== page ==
An audit by NASA’s Inspector General showed that NASA’s plan of adapting engines from old shuttles to create the Space Launch System (SLS) rockets has backfired. “Cost increases, and schedule delays on its booster and RS-25 engine contracts” has cost NASA $6 billion and over 6 years in schedule delays above the original projections. These issues can endanger the entire Artemis program.
NASA’s Artemis mission was originally a part of the Constellation program which started in 2005 and was closed by the Obama administration in 2010. In the same year NASA started developing the SLS rockets. These rockets are supposed to help NASA put astronauts on the Moon by 2025 and on Mars eventually.
NASA decided to use heritage technology and space shuttles from the Constellation program to build the RS-25 engines. The contracts were given to Aerojet Rocketdyne. NASA had salvaged 16 engines from retired space shuttles which were to be adapted for use in the Artemis mission. The process was supposed to decrease the cost of building the RS-25 engines by 30 percent while making the engines 11 percent stronger.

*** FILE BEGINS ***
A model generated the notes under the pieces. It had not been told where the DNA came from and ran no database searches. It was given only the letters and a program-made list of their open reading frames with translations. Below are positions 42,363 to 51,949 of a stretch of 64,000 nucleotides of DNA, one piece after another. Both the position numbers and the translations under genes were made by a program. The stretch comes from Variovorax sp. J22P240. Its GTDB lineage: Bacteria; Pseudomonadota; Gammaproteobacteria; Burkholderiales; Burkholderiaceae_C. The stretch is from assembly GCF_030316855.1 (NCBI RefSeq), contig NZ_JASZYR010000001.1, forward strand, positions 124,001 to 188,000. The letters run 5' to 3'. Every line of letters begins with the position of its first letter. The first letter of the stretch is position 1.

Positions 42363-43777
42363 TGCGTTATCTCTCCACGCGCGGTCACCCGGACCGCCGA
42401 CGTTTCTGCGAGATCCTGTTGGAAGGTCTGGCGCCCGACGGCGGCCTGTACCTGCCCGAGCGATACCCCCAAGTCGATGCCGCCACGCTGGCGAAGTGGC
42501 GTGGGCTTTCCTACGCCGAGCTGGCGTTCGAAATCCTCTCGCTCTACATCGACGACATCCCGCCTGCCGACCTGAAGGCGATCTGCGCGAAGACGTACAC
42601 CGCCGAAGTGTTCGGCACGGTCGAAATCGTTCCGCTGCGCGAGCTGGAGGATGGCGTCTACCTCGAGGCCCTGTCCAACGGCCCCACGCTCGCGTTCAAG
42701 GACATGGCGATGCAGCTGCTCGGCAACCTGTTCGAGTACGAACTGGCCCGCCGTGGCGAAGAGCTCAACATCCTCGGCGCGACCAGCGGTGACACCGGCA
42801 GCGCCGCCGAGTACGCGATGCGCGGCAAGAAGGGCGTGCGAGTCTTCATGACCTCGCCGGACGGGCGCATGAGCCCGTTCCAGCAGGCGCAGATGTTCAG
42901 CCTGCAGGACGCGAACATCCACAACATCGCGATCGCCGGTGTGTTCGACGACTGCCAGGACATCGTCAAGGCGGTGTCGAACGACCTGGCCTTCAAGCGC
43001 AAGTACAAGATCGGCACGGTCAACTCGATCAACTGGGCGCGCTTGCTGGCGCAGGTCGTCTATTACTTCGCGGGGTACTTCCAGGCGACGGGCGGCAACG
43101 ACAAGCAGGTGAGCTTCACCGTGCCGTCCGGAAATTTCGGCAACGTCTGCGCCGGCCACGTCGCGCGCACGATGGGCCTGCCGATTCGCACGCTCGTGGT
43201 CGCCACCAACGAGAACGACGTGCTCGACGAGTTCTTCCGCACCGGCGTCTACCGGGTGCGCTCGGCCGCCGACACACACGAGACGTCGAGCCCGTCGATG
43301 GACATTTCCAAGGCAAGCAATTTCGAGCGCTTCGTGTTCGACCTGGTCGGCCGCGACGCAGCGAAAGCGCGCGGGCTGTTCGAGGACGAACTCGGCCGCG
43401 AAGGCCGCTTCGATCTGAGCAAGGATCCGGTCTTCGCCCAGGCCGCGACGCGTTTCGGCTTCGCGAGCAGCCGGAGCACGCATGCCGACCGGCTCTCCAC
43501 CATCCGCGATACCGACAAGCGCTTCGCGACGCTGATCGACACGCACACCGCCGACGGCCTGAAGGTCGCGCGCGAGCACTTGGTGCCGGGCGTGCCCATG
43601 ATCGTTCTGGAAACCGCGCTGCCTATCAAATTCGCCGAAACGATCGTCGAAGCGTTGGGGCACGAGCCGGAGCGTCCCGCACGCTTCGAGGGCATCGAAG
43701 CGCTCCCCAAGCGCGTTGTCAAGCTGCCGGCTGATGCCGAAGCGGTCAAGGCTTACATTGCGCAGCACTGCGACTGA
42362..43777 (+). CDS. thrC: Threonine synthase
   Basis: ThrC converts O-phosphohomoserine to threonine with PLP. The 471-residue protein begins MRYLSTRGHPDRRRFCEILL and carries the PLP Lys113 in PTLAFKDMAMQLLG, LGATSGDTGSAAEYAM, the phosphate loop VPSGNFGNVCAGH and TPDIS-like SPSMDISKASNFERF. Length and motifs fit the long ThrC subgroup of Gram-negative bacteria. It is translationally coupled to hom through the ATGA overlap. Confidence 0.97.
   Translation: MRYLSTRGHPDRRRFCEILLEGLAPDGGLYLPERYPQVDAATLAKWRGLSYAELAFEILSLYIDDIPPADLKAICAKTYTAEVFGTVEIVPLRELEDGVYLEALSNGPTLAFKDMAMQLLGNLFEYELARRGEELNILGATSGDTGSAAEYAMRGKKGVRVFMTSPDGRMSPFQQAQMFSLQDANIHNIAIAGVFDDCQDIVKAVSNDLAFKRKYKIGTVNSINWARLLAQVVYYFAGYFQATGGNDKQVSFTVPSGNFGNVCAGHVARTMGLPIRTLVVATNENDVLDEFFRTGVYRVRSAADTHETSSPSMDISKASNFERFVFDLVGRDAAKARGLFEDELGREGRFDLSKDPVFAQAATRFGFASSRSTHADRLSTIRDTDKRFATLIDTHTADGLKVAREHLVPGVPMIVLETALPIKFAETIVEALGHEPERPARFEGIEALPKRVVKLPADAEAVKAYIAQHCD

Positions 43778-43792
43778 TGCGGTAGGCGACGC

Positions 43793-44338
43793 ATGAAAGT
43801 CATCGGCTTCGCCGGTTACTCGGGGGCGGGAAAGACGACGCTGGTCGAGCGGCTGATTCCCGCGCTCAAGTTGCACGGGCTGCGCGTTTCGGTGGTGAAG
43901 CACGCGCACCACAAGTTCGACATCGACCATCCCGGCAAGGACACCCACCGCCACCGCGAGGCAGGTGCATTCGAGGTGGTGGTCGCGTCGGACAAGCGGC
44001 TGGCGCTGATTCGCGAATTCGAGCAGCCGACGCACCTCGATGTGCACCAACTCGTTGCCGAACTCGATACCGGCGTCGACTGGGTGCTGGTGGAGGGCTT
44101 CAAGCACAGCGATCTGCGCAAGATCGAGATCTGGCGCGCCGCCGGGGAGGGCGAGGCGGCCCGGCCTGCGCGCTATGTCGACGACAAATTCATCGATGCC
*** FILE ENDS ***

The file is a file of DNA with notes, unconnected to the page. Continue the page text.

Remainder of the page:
According to the audit, NASA had made some miscalculations resulting in the cost increases and delays. The delays and the cost increases are results of “long-standing, interrelated issues such as assumptions that the use of heritage technologies from the Space Shuttle and Constellation Programs” would “result in significant cost and schedule savings compared to developing new systems for the SLS.”
So far only 5 out of 16 engines have been salvaged completely while NASA had already spent $23.8 billion on the SLS project. There have been delays and cost increases in the booster making contract as well. The rocket boosters are being made by Northrop Grumman.
The audit has raised questions about NASA’s ability to manage the expenses and the schedules. The Inspector General has made eight recommendations including the advice to move towards fixed-cost contracts. NASA has accepted all the recommendations.